The dramatic turn of events was prompted by the cataclysm of losses that has shaken the American financial industry over the last 14 months.
A global consortium of banks, working with government officials in New York, announced late Sunday a $70 billion pool of funds to lend to troubled financial companies. The aim, according to participants who spoke to The Associated Press, was to prevent a worldwide panic on stock and other financial exchanges.
Futures pegged to the Dow Jones industrial average fell almost 300 points in electronic trading Sunday evening, pointing to a sharply lower open for the blue chip index this morning. Asian stock markets were also falling.
A forced restructuring of the world's largest insurance company, American International Group Inc., also weighed heavily on global markets.
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The stunning weekend developments took place as voters, who rank the economy as their top concern, prepare to elect a new president in seven weeks.
Coming just a week after the government took control of mortgage lenders Fannie Mae and Freddie Mac, the magnitude of the industry's reshaping is staggering: Two of the most powerful firms on Wall Street, Merrill Lynch and Lehman, will disappear. This on the heels of Bear Stearns' collapse in March.
The weekend's once unthinkable outcome came after a series of emergency meetings at the Federal Reserve building in downtown Manhattan in which the fate of Lehman hung in the balance. In the meeting Federal Reserve officials and the leaders of major financial institutions were trying to complete a plan to rescue the stricken investment bank.
But as the weekend unfolded, Barclays and Bank of America, which had both considered buying all or part of Lehman, decided that they could not reach a deal without financial support from the federal government or other banks.
As a result, people briefed on the matter said late Sunday that Lehman Brothers would file for bankruptcy protection, in the largest failure of an investment bank since the collapse of Drexel Burnham Lambert 18 years ago.
Lehman will seek to place its parent company, Lehman Brothers Holdings, into bankruptcy protection, as its subsidiaries remain solvent while the parent firm liquidates, these people said. A consortium of banks will provide a financial backstop to help provide an orderly winding down of the 158-year-old investment bank. And the Federal Reserve has agreed to accept lower-quality assets in return for loans from the government.
Lehman has retained the law firm Weil, Gotshal & Manges. The firm's restructuring head, Harvey Miller, also spearheaded Drexel's bankruptcy filing in February 1990.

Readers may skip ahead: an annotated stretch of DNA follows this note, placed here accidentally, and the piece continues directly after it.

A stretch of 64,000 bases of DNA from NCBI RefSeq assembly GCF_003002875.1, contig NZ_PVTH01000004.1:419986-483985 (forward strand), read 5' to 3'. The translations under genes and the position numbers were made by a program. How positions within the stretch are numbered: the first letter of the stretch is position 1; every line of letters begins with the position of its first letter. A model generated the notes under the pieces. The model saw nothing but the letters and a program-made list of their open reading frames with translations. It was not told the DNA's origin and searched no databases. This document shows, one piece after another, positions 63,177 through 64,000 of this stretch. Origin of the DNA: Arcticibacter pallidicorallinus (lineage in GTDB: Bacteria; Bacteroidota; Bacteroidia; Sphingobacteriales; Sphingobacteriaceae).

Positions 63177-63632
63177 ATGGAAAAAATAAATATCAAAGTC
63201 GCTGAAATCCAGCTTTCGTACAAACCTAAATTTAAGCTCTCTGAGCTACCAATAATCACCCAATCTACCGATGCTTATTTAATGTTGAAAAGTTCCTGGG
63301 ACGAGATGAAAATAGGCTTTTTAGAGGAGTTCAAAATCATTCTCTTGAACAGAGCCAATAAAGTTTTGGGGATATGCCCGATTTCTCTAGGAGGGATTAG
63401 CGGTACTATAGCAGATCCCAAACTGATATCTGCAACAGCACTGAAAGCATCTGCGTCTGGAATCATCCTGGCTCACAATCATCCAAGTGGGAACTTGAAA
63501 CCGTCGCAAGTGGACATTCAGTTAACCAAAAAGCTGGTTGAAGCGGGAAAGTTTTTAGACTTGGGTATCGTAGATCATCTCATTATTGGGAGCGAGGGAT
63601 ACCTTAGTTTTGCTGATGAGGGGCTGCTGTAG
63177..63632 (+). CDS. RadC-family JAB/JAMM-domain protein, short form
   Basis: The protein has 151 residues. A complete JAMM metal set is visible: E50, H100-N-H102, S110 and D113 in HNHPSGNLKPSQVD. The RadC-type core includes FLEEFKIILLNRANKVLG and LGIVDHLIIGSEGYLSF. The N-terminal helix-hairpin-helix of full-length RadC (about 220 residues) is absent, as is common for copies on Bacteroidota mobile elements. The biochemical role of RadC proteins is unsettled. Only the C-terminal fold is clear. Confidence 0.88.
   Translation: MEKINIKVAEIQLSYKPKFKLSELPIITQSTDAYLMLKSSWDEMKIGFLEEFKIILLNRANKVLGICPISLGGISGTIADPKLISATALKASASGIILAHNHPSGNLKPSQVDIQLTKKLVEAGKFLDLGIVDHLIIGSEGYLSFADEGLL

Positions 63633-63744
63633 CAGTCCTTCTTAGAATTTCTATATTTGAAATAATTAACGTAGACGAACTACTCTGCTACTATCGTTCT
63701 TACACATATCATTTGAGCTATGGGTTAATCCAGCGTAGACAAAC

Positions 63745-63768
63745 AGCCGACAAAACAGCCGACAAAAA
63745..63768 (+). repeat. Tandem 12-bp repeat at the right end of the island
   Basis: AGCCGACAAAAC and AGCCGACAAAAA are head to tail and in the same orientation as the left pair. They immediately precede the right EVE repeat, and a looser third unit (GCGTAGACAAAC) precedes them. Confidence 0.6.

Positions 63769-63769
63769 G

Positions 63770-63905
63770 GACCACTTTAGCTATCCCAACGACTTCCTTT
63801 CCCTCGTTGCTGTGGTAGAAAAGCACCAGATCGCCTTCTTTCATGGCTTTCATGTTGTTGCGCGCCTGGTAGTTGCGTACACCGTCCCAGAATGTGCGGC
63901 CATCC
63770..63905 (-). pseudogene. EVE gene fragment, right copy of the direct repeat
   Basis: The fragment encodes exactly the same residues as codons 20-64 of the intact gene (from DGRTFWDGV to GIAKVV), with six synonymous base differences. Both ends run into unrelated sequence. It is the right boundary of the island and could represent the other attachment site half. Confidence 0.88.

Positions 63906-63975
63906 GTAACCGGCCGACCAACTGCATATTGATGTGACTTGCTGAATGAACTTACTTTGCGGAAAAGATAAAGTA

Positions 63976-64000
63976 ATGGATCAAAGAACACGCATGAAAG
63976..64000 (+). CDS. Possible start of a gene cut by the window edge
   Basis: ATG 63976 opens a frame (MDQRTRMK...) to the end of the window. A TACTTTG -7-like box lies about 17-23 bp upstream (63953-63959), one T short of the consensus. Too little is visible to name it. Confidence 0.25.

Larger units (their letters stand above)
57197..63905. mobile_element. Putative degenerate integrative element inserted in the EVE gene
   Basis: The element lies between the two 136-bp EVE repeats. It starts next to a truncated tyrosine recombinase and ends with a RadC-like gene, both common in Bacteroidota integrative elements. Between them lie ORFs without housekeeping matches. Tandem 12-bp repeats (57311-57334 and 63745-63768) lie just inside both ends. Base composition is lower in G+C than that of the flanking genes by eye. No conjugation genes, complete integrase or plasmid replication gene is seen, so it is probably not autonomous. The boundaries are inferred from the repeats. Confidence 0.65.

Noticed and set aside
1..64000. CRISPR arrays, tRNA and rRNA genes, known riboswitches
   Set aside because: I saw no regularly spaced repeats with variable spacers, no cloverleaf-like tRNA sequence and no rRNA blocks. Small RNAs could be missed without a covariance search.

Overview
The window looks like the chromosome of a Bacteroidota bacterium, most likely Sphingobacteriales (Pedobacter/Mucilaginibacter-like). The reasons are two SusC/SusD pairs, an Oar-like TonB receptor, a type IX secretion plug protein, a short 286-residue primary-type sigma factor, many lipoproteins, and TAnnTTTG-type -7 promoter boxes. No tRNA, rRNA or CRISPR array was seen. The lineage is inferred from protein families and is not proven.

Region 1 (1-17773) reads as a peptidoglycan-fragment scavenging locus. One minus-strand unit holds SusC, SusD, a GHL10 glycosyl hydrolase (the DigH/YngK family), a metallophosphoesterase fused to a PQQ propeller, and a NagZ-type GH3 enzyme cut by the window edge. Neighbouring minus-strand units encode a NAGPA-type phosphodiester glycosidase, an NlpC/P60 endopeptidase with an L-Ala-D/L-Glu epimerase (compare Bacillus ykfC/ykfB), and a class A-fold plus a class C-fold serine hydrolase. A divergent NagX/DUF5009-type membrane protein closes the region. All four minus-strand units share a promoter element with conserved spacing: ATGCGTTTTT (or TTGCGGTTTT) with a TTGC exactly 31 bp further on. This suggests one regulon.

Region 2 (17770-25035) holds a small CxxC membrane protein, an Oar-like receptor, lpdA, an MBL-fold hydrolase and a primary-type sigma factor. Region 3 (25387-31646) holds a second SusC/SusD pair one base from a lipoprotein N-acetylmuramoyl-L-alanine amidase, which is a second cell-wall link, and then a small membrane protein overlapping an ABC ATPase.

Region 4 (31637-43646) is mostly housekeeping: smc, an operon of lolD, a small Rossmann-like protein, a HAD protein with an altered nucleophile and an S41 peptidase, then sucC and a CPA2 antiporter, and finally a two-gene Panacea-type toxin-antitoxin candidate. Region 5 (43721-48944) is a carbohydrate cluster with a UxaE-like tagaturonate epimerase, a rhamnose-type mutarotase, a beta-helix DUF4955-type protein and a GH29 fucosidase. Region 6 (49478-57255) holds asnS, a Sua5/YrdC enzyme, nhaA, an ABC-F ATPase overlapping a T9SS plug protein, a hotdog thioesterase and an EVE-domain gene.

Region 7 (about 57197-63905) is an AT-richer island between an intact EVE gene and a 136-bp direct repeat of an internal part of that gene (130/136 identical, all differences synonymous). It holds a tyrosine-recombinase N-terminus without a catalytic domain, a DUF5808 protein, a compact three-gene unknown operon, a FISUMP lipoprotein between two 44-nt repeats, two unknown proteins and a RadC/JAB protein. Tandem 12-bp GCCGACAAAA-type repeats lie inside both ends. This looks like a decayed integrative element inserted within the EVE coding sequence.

The leading proposal to rescue Lehman had been to divide the bank into two entities, a “good bank” and a “bad bank.” Under that last scenario, Barclays would have bought the parts of Lehman that have been performing well, while a group of 10 to 15 Wall Street companies would agree to absorb losses from the bank's troubled assets, according to two people briefed on the proposal. Taxpayer money would not be included in such a deal, they said.
But that plan fell apart on Sunday, all but assuring that Lehman would be forced to liquidate.
The end of Lehman may not stop the financial crisis that has gripped Wall Street for months, analysts said. More investment banks could disappear soon.
The independent broker-dealers “are going the way of the dodo bird,” said Bert Ely, an Alexandria, Va.-based banking consultant.
That's partly because some of the firms, particularly Merrill, made bad bets on real estate. But several analysts said that investment companies will need the deep pockets of commercial banks to survive the next few years.
Ely said similar shake-outs have happened in other parts of the financial industry, such as credit cards and thrifts. Bank of America acquired independent credit card issuer MBNA in 2005, for example, while credit card company Capital One Financial Corp. has diversified itself by purchasing regional banks in Louisiana, Texas and New York.
The common denominator of the financial crisis, analysts said, is the bursting of the housing bubble. Home prices have dropped on average 25 percent so far. The crisis has begun to slow the broader economy as banks make fewer loans and consumers have begun cutting spending. Many economists are now forecasting that the economy could slip into recession by the end of this year and early next year.
That, in turn, could cause additional losses for commercial banks on credit cards, auto loans and student loans.
The Fed is widely expected to keep interest rates steady at 2 percent, below inflation, when it meets Tuesday. It was possible, however, that the central bank might decide in coming weeks to cut rates if such a move is seen as needed to calm turbulent financial markets.